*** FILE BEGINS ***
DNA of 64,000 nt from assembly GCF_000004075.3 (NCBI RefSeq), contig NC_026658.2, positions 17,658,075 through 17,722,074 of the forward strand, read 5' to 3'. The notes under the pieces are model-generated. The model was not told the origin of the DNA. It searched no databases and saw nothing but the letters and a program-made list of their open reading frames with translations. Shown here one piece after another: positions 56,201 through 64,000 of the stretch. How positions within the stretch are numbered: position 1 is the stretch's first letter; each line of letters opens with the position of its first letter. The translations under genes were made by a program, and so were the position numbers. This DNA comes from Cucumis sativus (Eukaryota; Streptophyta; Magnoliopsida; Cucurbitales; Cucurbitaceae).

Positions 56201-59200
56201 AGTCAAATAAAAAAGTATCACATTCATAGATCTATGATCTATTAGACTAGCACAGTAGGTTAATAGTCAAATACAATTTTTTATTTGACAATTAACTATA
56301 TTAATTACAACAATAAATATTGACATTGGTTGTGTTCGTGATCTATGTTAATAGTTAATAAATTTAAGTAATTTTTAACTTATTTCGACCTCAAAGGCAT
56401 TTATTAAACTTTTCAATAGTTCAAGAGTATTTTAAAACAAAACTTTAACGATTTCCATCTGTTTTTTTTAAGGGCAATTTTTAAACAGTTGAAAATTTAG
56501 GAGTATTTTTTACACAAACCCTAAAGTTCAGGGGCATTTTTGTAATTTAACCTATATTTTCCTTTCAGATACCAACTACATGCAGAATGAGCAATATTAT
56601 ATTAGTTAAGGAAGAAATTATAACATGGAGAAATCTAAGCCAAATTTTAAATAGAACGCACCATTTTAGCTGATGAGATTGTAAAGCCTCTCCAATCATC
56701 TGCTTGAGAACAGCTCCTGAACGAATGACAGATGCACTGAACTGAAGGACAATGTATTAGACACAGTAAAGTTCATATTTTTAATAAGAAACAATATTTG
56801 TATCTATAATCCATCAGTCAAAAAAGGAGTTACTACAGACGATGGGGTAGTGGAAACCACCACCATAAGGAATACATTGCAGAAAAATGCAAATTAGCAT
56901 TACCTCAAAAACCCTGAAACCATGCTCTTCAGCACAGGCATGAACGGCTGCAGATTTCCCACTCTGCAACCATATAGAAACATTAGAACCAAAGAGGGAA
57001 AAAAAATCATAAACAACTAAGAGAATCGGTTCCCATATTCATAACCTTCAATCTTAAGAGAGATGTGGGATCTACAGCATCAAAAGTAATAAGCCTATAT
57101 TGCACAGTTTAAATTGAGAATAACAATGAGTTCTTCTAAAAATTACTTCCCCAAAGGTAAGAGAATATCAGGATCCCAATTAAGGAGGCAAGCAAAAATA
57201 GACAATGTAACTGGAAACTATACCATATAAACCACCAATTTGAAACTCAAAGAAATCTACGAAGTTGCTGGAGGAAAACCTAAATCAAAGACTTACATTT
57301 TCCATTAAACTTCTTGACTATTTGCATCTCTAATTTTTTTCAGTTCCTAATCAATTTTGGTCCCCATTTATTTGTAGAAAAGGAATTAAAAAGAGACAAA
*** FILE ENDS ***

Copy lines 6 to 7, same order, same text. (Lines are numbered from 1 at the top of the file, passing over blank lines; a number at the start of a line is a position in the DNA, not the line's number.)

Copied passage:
56501 GAGTATTTTTTACACAAACCCTAAAGTTCAGGGGCATTTTTGTAATTTAACCTATATTTTCCTTTCAGATACCAACTACATGCAGAATGAGCAATATTAT
56601 ATTAGTTAAGGAAGAAATTATAACATGGAGAAATCTAAGCCAAATTTTAAATAGAACGCACCATTTTAGCTGATGAGATTGTAAAGCCTCTCCAATCATC